Privacy watchdog slams Yukon gov't for sharing personal employee records too widely
Employee information was available to 18 human resources departments and public bodies: privacy commissioner
The territory's privacy watchdog has slammed the Yukon Government for widely disclosing the personal information of thousands of government and public sector employees, across multiple government departments.
In a report delivered to the Public Service Commission in October and released to the public on Tuesday, Diane McLeod-McKay, Yukon's information and privacy commissioner, also found the government failed to properly secure employee information.
McLeod-McKay's investigation was triggered by a complaint filed by a government employee in November 2016. The employee expressed concern that too many employees were able to access the information of all government employees through the Public Service Commission's human resources records system.
The information includes names, contact information, marital and family status, as well as education, financial and employment history. It spans the course of an employee's career, from the start of employment to termination or retirement.
"Mismanagement of this information can cause significant breaches of privacy that can negatively impact large numbers of individuals," wrote McLeod-McKay in a statement.
"Individuals expect that it will be managed in accordance to their rights under Yukon's privacy laws."
McLeod-McKay found the government had the authority to collect the information, but was making it simultaneously available to 18 different human resource departments and public bodies across the government.
She determined only departments relevant to the specific employee should have access to that employee's information. In her report, she concludes that in most cases "direct consent from the employees concerned" is needed to share information beyond departments, and the government failed to hold itself to that standard.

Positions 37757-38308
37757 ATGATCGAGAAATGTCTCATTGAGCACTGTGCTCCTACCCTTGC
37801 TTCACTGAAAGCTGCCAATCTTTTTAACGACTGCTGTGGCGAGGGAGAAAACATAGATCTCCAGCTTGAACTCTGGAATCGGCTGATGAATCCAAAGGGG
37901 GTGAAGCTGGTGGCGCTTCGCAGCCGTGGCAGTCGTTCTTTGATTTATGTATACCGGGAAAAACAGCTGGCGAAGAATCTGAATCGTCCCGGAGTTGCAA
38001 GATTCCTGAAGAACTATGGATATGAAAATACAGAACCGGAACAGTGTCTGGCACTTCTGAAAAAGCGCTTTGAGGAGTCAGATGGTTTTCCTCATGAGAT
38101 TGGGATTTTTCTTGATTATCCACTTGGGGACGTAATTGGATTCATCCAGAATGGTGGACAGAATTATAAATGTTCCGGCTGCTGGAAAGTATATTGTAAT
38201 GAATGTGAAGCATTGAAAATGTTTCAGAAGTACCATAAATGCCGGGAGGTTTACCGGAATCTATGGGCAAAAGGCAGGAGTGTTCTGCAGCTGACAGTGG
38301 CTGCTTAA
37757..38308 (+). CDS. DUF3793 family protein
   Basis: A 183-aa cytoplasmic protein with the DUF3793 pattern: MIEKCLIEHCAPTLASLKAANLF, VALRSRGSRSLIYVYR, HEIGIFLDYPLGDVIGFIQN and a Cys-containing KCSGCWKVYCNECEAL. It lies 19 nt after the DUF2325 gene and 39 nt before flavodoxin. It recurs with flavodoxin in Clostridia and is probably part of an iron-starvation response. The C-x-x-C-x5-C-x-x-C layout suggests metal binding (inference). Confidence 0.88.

McLeod-McKay also found the Public Service Commission didn't have the proper safeguards in place to protect the personal information it gathered from employees, and didn't clearly communicate to employees that the information gathered would be used in this way.
The commissioner issued 17 recommendations to the government, which range from immediately revoking access to a wide swathe of employees, hiring a third party expert to evaluate the corporate records system, and rewriting forms to clearly communicate the scope and purpose of its information gathering to its employees.
According to Tuesday's news release, the Public Service Commission has accepted the recommendations and has been working toward their implementation.
The government has until the end of April to either deliver a progress report or provide a timeframe for when the work will be completed.